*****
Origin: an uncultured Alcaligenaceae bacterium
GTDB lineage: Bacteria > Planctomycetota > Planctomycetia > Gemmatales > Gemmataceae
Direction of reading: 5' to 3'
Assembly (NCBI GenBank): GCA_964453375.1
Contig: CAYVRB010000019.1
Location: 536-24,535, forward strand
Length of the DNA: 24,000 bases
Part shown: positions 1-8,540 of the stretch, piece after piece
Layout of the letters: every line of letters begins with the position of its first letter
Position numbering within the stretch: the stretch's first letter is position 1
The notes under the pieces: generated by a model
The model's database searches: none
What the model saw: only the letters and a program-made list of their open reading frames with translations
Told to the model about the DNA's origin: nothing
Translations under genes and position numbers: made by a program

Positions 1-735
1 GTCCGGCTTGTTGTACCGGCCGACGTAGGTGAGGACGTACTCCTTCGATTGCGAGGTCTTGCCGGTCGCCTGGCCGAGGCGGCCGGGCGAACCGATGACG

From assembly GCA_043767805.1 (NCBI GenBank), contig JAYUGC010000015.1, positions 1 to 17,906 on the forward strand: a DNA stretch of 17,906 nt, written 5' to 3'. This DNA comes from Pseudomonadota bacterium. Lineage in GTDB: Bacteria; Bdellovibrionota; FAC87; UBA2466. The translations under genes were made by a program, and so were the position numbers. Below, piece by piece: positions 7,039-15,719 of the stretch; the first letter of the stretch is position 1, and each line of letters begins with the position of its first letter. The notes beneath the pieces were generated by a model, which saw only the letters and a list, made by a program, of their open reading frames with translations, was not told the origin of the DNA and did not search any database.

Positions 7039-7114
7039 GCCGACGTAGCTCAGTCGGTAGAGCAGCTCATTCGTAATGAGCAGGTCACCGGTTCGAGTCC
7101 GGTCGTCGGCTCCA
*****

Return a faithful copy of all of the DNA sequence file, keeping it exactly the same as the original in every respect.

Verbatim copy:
Origin: an uncultured Alcaligenaceae bacterium
GTDB lineage: Bacteria > Planctomycetota > Planctomycetia > Gemmatales > Gemmataceae
Direction of reading: 5' to 3'
Assembly (NCBI GenBank): GCA_964453375.1
Contig: CAYVRB010000019.1
Location: 536-24,535, forward strand
Length of the DNA: 24,000 bases
Part shown: positions 1-8,540 of the stretch, piece after piece
Layout of the letters: every line of letters begins with the position of its first letter
Position numbering within the stretch: the stretch's first letter is position 1
The notes under the pieces: generated by a model
The model's database searches: none
What the model saw: only the letters and a program-made list of their open reading frames with translations
Told to the model about the DNA's origin: nothing
Translations under genes and position numbers: made by a program

Positions 1-735
1 GTCCGGCTTGTTGTACCGGCCGACGTAGGTGAGGACGTACTCCTTCGATTGCGAGGTCTTGCCGGTCGCCTGGCCGAGGCGGCCGGGCGAACCGATGACG

From assembly GCA_043767805.1 (NCBI GenBank), contig JAYUGC010000015.1, positions 1 to 17,906 on the forward strand: a DNA stretch of 17,906 nt, written 5' to 3'. This DNA comes from Pseudomonadota bacterium. Lineage in GTDB: Bacteria; Bdellovibrionota; FAC87; UBA2466. The translations under genes were made by a program, and so were the position numbers. Below, piece by piece: positions 7,039-15,719 of the stretch; the first letter of the stretch is position 1, and each line of letters begins with the position of its first letter. The notes beneath the pieces were generated by a model, which saw only the letters and a list, made by a program, of their open reading frames with translations, was not told the origin of the DNA and did not search any database.

Positions 7039-7114
7039 GCCGACGTAGCTCAGTCGGTAGAGCAGCTCATTCGTAATGAGCAGGTCACCGGTTCGAGTCC
7101 GGTCGTCGGCTCCA